Eat Happy, Be Healthy!
Most of us know that quinoa is a wonderful, nutritious gluten-free grain. It is much higher in protein than most gluten free grains containing ~5g per 1/2 cup cooked, which is about double that of brown rice. Since it is naturally higher in protein than brown rice, it is also naturally lower in carbohydrates, increasing satiety and stabilizing blood sugars. It also contains about 3.5g of fiber per 1/2 cup cooked, 70-80% of which is insoluble fiber. Insoluble fiber is wonderful at bulking up stool and increasing transit time. If you struggle with constipation or struggle to fully evacuate, then consider enjoying quinoa more often.
However, I find that often many of my clients haven't found a groove with this fiber rich and nutrient dense pseudo-grain. Also unfortunately, many fad diets exclude grains altogether. With Paleo, Carnivore, and Keto diets on the rise, many folks are missing out on this gut friendly and delicious grain. So, unless you have a sensitivity to quinoa, I urge you to reconsider and try to incorporate this little seed into your diet routine more often. Your gut microbes and your belly will thank you for it.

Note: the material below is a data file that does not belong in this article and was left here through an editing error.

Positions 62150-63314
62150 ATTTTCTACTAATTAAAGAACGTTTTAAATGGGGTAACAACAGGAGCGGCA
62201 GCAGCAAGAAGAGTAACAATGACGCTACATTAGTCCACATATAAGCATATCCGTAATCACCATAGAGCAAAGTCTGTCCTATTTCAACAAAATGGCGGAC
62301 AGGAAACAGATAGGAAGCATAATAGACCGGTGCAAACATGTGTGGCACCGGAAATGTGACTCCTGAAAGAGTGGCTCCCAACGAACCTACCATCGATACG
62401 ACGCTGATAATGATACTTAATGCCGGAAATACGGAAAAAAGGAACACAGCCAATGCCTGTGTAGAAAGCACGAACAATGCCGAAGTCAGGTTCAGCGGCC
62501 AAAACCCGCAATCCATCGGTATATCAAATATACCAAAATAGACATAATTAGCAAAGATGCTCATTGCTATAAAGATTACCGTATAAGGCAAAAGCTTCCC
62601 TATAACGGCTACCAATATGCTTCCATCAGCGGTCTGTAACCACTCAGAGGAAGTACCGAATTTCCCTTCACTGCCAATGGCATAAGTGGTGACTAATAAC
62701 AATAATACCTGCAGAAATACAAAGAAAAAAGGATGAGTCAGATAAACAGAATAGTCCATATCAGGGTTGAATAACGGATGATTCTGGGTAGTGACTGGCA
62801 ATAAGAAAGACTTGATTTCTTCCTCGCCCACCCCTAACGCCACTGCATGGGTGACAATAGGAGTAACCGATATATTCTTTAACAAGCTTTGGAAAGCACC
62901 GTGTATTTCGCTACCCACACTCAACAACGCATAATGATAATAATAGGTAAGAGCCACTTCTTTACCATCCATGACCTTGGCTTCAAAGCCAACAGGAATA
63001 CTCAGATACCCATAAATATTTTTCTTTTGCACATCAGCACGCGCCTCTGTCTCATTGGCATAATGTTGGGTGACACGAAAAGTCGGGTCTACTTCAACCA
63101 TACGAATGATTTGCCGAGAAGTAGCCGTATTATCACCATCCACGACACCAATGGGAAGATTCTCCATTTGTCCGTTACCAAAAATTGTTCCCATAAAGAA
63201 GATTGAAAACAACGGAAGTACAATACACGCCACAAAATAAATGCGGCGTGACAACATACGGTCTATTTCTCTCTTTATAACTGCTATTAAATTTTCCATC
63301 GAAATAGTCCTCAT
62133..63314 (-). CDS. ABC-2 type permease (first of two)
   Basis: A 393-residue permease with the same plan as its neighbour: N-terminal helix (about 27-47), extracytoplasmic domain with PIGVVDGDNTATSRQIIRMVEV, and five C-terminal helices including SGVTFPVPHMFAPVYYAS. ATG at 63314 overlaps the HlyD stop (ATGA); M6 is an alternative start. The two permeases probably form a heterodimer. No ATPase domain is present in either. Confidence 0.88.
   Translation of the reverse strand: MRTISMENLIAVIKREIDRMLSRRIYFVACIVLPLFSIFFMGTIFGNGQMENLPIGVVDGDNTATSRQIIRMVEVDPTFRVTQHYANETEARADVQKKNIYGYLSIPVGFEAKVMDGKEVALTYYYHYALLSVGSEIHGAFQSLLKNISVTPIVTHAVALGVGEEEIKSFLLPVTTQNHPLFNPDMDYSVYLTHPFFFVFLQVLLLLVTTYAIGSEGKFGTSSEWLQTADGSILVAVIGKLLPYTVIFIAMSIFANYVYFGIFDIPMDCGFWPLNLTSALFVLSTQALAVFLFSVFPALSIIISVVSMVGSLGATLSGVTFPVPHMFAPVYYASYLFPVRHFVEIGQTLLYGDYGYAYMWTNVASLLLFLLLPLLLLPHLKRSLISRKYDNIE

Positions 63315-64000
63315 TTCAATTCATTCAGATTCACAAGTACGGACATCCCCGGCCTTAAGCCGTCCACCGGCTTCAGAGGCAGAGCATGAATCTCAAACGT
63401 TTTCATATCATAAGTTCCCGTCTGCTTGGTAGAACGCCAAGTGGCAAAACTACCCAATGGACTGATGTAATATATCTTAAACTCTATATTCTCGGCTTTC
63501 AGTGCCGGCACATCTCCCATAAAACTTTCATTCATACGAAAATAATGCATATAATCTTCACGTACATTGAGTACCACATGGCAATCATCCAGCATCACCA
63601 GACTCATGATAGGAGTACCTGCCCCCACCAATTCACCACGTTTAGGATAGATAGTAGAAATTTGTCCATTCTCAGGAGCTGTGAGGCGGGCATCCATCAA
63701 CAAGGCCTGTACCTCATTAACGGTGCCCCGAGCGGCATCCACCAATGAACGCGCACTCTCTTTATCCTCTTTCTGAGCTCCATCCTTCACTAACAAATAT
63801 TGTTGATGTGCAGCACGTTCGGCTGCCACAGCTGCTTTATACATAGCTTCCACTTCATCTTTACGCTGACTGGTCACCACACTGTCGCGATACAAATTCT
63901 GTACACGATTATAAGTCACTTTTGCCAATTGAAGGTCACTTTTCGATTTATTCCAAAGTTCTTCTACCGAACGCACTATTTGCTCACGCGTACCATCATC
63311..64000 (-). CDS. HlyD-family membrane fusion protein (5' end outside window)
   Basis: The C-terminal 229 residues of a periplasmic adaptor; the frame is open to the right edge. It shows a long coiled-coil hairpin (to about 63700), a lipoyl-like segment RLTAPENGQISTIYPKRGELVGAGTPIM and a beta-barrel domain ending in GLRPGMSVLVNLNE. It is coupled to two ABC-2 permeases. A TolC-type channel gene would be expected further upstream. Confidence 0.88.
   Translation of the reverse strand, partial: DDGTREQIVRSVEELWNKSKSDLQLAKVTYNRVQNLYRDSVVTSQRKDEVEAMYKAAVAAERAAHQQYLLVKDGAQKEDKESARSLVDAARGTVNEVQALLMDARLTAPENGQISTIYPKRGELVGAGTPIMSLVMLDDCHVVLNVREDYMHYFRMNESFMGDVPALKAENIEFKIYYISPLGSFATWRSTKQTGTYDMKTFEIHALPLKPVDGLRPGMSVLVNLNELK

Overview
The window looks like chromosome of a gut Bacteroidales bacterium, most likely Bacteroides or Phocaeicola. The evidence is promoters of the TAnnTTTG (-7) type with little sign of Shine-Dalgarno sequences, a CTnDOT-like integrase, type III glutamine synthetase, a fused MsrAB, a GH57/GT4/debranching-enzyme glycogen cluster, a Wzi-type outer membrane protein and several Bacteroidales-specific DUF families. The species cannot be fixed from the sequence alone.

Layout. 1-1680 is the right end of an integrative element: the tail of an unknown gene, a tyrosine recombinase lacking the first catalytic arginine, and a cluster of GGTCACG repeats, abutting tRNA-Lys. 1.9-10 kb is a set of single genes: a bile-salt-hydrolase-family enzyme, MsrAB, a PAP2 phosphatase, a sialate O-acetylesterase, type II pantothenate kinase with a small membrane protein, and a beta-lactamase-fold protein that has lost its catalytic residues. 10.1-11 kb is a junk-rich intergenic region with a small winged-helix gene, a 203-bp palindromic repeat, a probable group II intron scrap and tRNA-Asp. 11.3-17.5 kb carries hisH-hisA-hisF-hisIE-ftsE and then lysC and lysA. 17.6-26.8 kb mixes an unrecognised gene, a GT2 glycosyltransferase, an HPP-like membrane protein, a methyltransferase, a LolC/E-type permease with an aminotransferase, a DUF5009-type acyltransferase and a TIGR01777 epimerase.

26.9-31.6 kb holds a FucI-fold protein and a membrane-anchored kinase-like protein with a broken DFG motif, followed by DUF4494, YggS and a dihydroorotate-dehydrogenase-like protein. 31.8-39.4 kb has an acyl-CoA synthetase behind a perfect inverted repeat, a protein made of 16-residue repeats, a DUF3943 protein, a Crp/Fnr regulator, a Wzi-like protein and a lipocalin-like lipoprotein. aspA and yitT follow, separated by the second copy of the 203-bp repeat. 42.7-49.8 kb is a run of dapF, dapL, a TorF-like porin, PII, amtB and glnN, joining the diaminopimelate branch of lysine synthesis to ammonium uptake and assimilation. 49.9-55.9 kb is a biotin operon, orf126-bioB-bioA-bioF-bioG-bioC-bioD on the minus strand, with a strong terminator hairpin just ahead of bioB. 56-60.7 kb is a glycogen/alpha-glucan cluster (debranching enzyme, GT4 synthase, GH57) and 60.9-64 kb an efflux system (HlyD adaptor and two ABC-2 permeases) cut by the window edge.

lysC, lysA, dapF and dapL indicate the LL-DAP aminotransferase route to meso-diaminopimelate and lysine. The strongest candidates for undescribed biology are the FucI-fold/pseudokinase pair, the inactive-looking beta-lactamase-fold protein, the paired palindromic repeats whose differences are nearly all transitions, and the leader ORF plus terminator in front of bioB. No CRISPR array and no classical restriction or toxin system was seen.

If you have been on a diet that restricts grains, I suggest starting with a small serving, and gradually increasing from there. The body always needs some time to adjust to new dietary changes. To avoid digestive distress, consider cooking your quinoa with more liquid or making a quinoa porridge. A quinoa porridge is a great alternative to oatmeal and can be a wonderful way to add some variety to your morning routine.
Turmeric Quinoa Porridge with Berries
1 cup milk (your choice)
1/2 cup cooked quinoa
Sprinkle turmeric (cinnamon or cardamom also works well)
1/8th tsp sea salt
Raw cranberry chutney (recipe on website)
In a small saucepan heat 1 cup of your choice of milk (I really like unsweetened plain soy milk with this) until simmering. Add the cooked quinoa, sprinkle turmeric, sea salt, and stir until combined. Cook one minute or until the milk becomes golden from the turmeric. Alternatively, you can put all the ingredients into a microwave safe bowl and heat together until hot. If you want to increase the protein content you can add some collage powder to it as well.
Transfer the porridge to a bowl and stir in your toppings. I added 1-2 T of raw cranberry chutney, blueberries, and chopped hazelnuts. Drizzle with maple syrup for added sweetness if desired. Feel the cozy with every bite and hopefully the sweet relief later!
Do you struggle to incorporate quinoa into your regular routine??
Hopefully now you have a tasty way to do so!
I craved this meal EVERY day the last seven days. The colors, the flavors, and the ease made it my go-to lately. It is satisfying, filling, and rich in gut friendly fiber and polyphenols. Plus, it is easily adaptable to what you have around, another huge benefit to this meal. In general, I aim to have one plant-based meal per day, and this has been one of my favorites.